Failing eyesight and a hearing impairment might slow
down most people, but not Helen Schmolke .
The trim, white-haired 77-year-old volunteers two days a week at
the Casa Maria Social Service and Medical Center in southwest
Houston, where she maintains her nursing skills and reassures
frightened patients that they will be cared for.
"We see the ones who fall in the cracks," said Schmolke , a
registered nurse for 50 years. "They come with a variety of
problems: cuts, broken bones, seizures, colds and flu, and some
chronic problems such as diabetes and high blood pressure. A
gynecologist visits twice a month to do cancer screenings and
The volunteer doctors contribute drug samples to the clinic
pharmacy, and monetary donations help offset the cost of
medications such as insulin and antibiotics. Patients pay nothing
for care or medication received at Casa Maria.
"We don't turn anyone away," Schmolke said.
Schmolke herself has been able to provide $6,000 over the past
three years, courtesy of an Exxon Mobil program that encourages
volunteerism by making grants to qualified organizations based on
hours its retirees volunteer. Schmolke is retired from Exxon, where
she worked 25 years in the medical department.
After retirement, she started volunteering. Schmolke was a Big
Sister in the Big Brothers Big Sisters program, and is still
involved with Volunteer Interfaith Caregivers, which provides
transportation and other services in 26 Houston ZIP codes.
But she found her true retirement calling in 1987, when her parish,
Holy Ghost Catholic Church, opened a free health clinic on
Saturdays. The operation was Spartan, Schmolke recalled. "We had a
room, a desk and boxes of medicine. We were from the bush country."
Casa Juan Diego, a Catholic organization that serves the immigrant
and refugee community, saw what Holy Ghost Church was doing and
offered to join forces. Casa Juan Diego acquired a house, then
volunteers remodeled it into Casa Maria. Now the clinic boasts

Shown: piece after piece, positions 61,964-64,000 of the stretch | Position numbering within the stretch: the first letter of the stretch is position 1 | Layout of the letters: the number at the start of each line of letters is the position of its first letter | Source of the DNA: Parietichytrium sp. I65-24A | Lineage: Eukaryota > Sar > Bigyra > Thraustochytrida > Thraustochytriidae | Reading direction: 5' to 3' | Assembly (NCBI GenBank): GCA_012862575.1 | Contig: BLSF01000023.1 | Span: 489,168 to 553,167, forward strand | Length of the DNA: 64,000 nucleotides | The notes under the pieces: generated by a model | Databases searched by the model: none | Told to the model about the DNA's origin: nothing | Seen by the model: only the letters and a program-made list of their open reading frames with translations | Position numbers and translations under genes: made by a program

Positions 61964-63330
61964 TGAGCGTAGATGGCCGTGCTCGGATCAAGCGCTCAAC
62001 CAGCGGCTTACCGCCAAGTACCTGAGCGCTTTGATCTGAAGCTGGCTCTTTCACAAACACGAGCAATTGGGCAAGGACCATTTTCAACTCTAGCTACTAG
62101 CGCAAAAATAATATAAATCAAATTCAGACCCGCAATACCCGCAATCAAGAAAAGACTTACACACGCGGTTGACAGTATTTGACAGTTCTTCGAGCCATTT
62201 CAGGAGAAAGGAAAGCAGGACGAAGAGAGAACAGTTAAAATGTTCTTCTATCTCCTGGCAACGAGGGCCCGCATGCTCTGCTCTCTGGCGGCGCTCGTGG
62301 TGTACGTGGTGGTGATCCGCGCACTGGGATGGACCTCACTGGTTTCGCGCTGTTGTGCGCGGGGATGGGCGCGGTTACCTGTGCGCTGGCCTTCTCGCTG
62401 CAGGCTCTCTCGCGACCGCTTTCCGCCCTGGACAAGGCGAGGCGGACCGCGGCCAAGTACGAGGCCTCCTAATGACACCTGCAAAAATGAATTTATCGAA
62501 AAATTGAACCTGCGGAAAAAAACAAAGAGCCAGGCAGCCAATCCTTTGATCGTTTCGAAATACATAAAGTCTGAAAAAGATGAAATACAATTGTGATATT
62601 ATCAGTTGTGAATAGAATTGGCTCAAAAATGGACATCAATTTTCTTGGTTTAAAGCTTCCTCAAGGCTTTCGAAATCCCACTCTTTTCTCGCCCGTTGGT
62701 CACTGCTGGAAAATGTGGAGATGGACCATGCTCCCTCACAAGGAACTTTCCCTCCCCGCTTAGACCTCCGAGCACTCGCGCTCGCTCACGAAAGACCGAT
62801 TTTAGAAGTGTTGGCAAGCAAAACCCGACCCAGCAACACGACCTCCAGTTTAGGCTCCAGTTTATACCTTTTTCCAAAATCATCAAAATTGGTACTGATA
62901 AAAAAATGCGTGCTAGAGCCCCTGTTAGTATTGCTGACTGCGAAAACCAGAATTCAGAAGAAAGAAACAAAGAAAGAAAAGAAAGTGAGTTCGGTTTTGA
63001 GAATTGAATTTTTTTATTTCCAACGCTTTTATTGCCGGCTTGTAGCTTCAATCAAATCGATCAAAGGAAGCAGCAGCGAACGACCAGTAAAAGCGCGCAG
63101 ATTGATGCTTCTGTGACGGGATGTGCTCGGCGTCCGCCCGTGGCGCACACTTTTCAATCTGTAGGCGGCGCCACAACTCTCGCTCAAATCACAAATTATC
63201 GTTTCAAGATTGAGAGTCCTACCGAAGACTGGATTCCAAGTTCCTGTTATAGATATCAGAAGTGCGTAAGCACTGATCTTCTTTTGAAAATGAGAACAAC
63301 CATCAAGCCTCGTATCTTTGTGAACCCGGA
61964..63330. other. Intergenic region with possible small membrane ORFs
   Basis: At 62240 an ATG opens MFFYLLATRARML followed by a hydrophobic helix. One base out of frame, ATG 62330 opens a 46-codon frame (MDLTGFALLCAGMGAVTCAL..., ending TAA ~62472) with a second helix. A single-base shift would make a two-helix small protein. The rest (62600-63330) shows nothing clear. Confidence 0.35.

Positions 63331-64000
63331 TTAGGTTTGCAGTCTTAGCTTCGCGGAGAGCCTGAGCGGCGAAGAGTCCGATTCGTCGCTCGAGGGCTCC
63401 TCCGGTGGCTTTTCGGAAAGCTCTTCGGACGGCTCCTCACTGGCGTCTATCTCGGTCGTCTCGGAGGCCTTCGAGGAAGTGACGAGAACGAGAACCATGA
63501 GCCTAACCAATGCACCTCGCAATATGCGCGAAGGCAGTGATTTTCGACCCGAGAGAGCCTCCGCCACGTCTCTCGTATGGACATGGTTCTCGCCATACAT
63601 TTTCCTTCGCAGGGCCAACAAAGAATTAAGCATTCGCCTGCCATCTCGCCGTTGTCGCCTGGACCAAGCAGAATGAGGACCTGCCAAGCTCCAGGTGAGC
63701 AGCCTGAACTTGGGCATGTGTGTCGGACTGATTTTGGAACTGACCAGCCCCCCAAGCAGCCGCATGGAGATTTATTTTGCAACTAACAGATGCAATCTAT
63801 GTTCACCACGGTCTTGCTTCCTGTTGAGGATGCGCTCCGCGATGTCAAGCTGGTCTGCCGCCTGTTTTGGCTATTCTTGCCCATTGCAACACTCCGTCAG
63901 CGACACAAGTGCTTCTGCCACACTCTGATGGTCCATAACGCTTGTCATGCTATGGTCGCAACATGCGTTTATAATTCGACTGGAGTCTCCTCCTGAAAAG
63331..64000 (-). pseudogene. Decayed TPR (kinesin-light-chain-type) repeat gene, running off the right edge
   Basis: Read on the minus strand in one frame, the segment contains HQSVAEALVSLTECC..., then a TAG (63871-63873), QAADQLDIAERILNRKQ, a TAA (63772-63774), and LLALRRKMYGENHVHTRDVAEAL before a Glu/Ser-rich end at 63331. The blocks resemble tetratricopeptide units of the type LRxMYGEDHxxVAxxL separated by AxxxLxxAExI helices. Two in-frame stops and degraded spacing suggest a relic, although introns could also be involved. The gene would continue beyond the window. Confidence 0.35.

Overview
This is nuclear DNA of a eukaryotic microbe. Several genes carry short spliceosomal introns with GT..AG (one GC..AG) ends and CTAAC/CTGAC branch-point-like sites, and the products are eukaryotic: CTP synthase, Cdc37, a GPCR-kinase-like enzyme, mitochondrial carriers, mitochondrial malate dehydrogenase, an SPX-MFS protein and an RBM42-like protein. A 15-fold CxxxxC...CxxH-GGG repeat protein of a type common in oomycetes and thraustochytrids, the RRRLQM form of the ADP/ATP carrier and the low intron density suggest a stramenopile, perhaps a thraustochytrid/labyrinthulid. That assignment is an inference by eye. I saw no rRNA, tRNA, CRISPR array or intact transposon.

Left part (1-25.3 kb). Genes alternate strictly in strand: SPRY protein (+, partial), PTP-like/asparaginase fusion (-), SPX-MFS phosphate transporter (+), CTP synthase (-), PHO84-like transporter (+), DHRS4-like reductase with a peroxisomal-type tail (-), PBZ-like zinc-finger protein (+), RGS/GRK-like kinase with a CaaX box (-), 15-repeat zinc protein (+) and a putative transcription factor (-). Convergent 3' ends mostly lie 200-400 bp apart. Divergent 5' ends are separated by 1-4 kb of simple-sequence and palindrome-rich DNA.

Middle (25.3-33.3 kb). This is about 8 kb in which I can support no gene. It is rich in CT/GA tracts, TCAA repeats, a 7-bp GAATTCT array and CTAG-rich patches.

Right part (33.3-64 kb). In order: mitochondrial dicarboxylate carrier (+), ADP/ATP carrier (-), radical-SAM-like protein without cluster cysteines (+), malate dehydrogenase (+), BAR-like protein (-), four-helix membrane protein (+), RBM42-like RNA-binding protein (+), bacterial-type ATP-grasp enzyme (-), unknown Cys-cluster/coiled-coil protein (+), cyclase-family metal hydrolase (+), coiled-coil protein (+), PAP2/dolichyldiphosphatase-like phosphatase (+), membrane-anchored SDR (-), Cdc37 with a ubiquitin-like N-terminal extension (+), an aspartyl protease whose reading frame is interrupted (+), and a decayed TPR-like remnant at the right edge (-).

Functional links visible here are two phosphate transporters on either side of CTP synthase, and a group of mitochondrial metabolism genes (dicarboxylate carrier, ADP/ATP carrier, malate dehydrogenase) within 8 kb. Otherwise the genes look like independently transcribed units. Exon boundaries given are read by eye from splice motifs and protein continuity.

three examination rooms, a medicine dispensary, bathrooms, and
cubicles for taking histories and keeping records. The house is
also used for social services work, including a food pantry and
The clinic is open Tuesday evenings and Saturdays; Schmolke works
both days. Over the years, she's picked up Spanish to communicate
with her patients.
"I'm not fluent, but I can get along," she said. "What I've
learned, I've learned at the clinic."
She does the usual nurse jobs: assesses clients, takes vital signs,
runs labs, helps stitch up cuts, and gives injections and
medications. She's satisfied just to be helping others.
"They appreciate it so much," she said. "It doesn't really seem
And her fellow volunteers, doctors, dentists, nurses, translators,
people with no medical training, and med students from Baylor and
UT are a fun group, she added.
Schmolkes had her own health issues, including a ruptured eardrum
that resulted in hearing loss in her left ear, and macular
degeneration that's left her nearly blind in her left eye. The
problem has started in her right eye as well.
She stopped driving a year ago, relying on her fellow volunteers to
get her to the clinic on time. She jokes that since she's been at
the clinic from the beginning, "I'm still very capable. I know
where everything is."
But of course, it's more than that.
Schmolke doesn't waste time feeling sorry for herself, preferring
to make others comfortable and to help wherever she can. She'd like
to recruit more volunteers and support for Casa Maria.
"We could use more doctors, another dentist and another nurse and
lay people, especially those who speak Spanish, just to help with
interpretation and doing histories," she said.
"And, of course, we can always use donations," she said, laughing.
"We wouldn't turn that down."
Occupation: Exxon Mobil retiree; registered nurse volunteer at
Casa Maria Social Services and Medical Center, 6101 Edgemoor
Community connection: Casa Juan Diego is a Catholic-based
organization that serves the immigrant and refugee community with
free health care twice a week. For information on Casa Maria, call
713-869-7376 or visit www.cjd.org.
Quote: "How can you be bored? There's so much to do. It's
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